There are three Starbucks at the Shepherd & West Gray intersection (four if you count the one in Kroger just down the block). This fact has irked me ever since I discovered it recently. It initially seems senseless to saturate that corner, but I had to make sense of it.
Starbucks sees an opportunity to feed the market. They call this strategy “Main & Main” where they find a high-traffic locale and open up shops. Each location is slightly different, tailoring the experience to different needs. *
Knowing that the majority of coffee sales are generated before noon, each location indirectly works together to reduce bottle necking and allows customers to get their caffeine-fix in a more streamlined way.
Between all the different ways to order, pay, receive and consume coffee, Starbucks does not fear cannibalization, and instead banks on the unplanned, yet convenient, cup to drive overall sales.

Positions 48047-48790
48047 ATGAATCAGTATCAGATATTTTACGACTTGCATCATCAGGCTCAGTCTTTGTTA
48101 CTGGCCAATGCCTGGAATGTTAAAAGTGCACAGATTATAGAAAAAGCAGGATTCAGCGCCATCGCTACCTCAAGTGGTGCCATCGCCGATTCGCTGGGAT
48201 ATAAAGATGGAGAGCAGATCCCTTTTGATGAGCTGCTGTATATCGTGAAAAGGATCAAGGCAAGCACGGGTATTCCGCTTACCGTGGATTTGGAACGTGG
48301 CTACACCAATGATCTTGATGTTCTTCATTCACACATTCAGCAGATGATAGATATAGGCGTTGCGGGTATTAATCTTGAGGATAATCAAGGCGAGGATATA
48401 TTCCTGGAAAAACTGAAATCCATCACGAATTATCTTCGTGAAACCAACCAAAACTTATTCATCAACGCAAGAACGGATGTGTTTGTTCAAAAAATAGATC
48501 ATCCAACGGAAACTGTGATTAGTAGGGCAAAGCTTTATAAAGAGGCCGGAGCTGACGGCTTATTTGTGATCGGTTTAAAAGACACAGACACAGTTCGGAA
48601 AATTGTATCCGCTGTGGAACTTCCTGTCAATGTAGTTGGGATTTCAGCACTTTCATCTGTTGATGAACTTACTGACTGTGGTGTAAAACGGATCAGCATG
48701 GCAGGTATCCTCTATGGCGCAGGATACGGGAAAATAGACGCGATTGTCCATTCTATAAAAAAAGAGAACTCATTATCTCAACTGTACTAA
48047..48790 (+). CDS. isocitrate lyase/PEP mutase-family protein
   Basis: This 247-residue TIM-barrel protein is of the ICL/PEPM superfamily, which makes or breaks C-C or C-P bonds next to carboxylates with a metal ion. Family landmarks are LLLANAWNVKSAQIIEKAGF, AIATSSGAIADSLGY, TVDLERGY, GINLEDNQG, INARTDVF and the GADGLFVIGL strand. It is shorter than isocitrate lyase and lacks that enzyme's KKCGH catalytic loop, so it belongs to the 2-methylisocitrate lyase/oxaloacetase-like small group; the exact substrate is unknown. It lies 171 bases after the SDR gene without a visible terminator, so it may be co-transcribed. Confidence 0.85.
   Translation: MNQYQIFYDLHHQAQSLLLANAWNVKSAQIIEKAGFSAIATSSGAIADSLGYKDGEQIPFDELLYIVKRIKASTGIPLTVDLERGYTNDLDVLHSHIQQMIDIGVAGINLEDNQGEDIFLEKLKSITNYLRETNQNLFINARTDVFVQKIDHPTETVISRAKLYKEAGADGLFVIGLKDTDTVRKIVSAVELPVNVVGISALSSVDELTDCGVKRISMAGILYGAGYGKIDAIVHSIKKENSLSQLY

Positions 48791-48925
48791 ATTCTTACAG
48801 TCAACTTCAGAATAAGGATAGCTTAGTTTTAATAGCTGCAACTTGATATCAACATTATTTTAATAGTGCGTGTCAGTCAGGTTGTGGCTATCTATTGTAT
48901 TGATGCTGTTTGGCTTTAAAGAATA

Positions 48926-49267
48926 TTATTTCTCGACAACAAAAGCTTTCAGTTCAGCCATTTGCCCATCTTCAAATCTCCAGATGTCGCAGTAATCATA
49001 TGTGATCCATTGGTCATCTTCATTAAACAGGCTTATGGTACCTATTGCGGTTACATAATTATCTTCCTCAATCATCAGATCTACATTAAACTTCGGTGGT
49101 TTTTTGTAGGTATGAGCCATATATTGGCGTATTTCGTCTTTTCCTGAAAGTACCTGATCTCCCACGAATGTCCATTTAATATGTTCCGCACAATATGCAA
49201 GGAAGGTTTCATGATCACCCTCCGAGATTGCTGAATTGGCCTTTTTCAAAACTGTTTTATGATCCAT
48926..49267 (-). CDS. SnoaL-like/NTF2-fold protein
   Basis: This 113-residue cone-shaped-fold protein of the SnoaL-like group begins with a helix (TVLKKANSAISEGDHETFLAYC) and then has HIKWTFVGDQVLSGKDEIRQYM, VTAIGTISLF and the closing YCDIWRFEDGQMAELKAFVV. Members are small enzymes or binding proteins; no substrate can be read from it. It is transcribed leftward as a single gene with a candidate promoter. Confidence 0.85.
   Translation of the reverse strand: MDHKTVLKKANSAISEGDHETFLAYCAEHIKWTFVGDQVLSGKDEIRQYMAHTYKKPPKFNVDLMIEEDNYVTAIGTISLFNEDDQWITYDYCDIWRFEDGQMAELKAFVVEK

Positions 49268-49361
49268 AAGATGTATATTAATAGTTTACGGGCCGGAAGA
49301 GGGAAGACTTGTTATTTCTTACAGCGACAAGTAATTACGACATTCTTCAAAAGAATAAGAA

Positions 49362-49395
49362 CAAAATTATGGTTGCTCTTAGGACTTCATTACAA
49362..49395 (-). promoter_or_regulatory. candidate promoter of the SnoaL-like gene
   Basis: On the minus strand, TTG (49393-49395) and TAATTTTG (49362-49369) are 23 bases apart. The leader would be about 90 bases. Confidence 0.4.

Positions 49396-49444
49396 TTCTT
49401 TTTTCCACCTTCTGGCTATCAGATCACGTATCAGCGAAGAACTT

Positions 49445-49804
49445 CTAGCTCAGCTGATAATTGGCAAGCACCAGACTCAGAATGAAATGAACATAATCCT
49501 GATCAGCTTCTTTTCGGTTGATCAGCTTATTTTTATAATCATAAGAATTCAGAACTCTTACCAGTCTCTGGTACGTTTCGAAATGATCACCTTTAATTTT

What it all comes down to is persuading its customers that they have no choice but to grab a coffee. It is right there. No excuses. Whether it is at Location One, Two, Three or Four, through consistent and persistent marketing, Starbucks does not care where -- it focuses on the "stronger together" mentality. That is pretty powerful positioning (literally and figuratively).
* Two of these stores are licensed, not franchises. The licensed cafes are incorporated into already existing storefronts via strategic partnerships, with Barnes & Nobles and Kroger. Starbucks licenses the rights to serve its coffee and trains other companies’ employees to sell its products. (Brilliant, right?) The main differences appear to be which gift cards are redeemable and that employees may get called off to work “others duties as assigned.”